1. Start following people with the same interest as you:  You can find these people by searching keywords that interest you, in order to find other people who are talking about the same stuff as you, for example ‘running’, ‘fishing ‘, and ‘poetry’.
  2. Get interacting:  The most valuable thing I was ever told was “Interaction is Key” and it really is. How is anyone with a lot of followers supposed to know you are there and that you share their interests if you don’t try to talk to them? So get interacting
  3. Don’t over use #Hashtags: Your tweet has to get across what you are trying to say in under 140 characters. There is nothing more annoying than reading a tweet that goes along the lines of, “Wow, what a great run #Running #Fitness #WorkingOut #RunningTips #RunForFun”. Your tweet gets lost in the hash tag noise.  Tweet it like you would say it, and if you do need to add a hash tag, I would personally stick to 2 maximum.
  4. Don’t join #TeamFollowBack or beg for followers: Team Follow Back is to Twitter what Oil is to Water.  Granted you can put oil and water together but sooner or later they are going to separate and the result isn’t pretty. The same applies to #TeamFollowBack. Your Twitter experience will be diluted because they are following you and you are following them only because you are a number.  Rather have fewer followers who share the same interests as you and really enjoy the people in your community than having millions of people you don’t talk to but feel obligated to follow.
  5. Don’t be an arrogant idiot:  Ok we get it. You have a lot of followers. People may even call you “an influencer”, well guess what? The people who made you an influencer are still following you and can stop doing that at any time.  Respond to tweets, follow the ones trying to interact with you or interact back with them.  Be human. Calling yourself a Twitter celebrity is kind of like the homeless guy at the traffic light. Everyone knows you are there and can see you but only the ones who smile back will give you their spare change or a moment of your time

Good chat kids. Now go forth and tweet, but be ‘Twitter Friendly”

Social Business – The Focus of NetProphet 2011

Tuesday, May 17th, 2011

So what is Social Business, who’s doing it, and why is it so important?

NetProphetNet Prophet 2011 opened up with yet another bang this year, with Rob Gilmour covering the overall history and success of NetProphet to date. This year being no different, but with attendance exceeding the 1000 people mark.

The general theme of the event was that of Social Business, and why we should all be thinking about getting involved. Although the concept is a rather fresh one, it’s something that many businesses, to a large extent are already very actively involved in. The sad fact however, is that most businesses haven’t even considered the idea.

So what is Social Business?

Social Business ThinkingImagine if you will the impact of businesses working together not only for profit, but, in the process, creating a business model that adds immense value to the broader community that surrounds it. How many times have you found yourself frustrated by a number of things that just don’t work? How many times have you thought to yourself, if I had the means, I could fix this, and make it better?

Now take this example to the next level. Imagine, you were able to conceptualise the solution, get the right team of people together, employ a vast number of free technologies to support it, raise some funding along the way, and in the process, not only fix the initial problem, but make life better for all those impacted by the same problem, and while you’re at it, make a profit from your initiative.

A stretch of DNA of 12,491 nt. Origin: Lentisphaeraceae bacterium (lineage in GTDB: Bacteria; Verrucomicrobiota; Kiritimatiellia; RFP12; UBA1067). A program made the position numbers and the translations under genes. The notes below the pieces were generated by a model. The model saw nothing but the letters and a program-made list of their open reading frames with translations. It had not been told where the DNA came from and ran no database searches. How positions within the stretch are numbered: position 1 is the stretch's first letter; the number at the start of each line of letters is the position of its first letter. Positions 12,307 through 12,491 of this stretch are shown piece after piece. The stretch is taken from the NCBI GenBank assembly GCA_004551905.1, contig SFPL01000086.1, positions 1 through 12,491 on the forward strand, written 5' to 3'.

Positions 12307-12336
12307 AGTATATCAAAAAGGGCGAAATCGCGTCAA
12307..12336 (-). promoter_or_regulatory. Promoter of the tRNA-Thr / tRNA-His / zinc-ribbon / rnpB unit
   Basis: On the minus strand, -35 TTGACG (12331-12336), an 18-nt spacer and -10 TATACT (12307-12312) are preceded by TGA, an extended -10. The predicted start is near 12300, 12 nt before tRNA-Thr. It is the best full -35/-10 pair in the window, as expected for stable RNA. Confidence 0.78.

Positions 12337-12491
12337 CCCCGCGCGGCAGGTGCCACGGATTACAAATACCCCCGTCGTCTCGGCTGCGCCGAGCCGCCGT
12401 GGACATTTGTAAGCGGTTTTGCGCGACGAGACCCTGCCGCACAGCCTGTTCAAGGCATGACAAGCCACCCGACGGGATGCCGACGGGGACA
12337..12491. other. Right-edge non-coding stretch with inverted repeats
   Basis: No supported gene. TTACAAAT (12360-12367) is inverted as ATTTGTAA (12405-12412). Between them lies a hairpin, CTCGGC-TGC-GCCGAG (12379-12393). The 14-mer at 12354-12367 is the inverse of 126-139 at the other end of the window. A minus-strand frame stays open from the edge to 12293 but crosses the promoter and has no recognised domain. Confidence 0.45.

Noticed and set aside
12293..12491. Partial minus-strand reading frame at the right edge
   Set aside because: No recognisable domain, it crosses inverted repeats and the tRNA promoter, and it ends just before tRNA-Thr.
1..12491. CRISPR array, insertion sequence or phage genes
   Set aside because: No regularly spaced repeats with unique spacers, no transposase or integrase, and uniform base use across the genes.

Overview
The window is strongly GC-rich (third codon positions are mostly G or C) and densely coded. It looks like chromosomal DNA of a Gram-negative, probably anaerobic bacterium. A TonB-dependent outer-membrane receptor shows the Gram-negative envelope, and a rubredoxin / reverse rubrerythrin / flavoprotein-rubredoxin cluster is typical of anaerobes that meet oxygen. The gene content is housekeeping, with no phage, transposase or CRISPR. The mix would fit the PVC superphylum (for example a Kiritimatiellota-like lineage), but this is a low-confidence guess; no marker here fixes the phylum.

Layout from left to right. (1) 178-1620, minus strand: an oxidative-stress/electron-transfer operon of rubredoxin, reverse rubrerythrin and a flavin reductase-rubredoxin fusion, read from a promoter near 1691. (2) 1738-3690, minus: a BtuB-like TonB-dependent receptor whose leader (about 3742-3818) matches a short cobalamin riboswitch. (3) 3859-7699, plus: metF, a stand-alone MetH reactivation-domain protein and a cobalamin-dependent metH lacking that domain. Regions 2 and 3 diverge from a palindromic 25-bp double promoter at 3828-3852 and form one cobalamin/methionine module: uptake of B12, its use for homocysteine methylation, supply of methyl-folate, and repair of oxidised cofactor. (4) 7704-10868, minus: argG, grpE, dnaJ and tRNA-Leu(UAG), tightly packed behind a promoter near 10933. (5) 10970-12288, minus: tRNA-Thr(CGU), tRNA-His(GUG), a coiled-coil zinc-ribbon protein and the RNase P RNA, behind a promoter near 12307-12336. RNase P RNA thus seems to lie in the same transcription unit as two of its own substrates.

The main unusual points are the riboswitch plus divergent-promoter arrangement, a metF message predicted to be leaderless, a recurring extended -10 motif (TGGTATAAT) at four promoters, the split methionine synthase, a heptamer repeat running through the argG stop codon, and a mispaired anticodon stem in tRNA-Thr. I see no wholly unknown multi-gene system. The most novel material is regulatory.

This is Social Business.

Social business is not about running a charity, or a non-profit organization. It’s not even about doing things for free. On the contrary, social businesses make good profits, and all the while, they are aiding a greater cause, eliminating a problem, or just simply making life easier for all those around them.

While this might sound somewhat utopian, social businesses are already a reality in most parts of the world, delivering much needed relief from a wide variety of global challenges.

Two examples of such social businesses are:

Young Africa Live, a mobile-based community portal developed by the praekeltfoundation, where young people can openly discuss critical issues such as love, sex and relationships with each other, and mPedigree, a mobile service in Ghana and Nigeria that verifies via SMS the authenticity of medication prior to being taken. Saving millions of lives and recouping lost revenue to pharmaceutical companies.

Social businesses are sustainable, they deliver true value to their community, they build trust and most importantly, lasting customer relationships, and loyalty. Another great thing about social business is that, if set up correctly, they are a great source of ever increasing annuity revenue for the founding businesses.

Technology and Social Business

With the level of technology at our fingertips today, the possibility of social business also becomes that much more of a reality. The misconception of limited Internet access in places like Africa is now superseded by present day mobile phone penetration, allowing us to reach a much wider audience immediately. Social Media allows us to share and consume content and media much faster, while also collaborating on multiple projects in real time. And finally, the Internet provides the power of research right on our doorstep.

So, the next time you are faced with a situation that you find somewhat frustrating, chances are, you are not alone. The difference however is that you might be in a unique enough position to bring about a change that has a long-term benefit to your community, while making you a handsome profit in the process.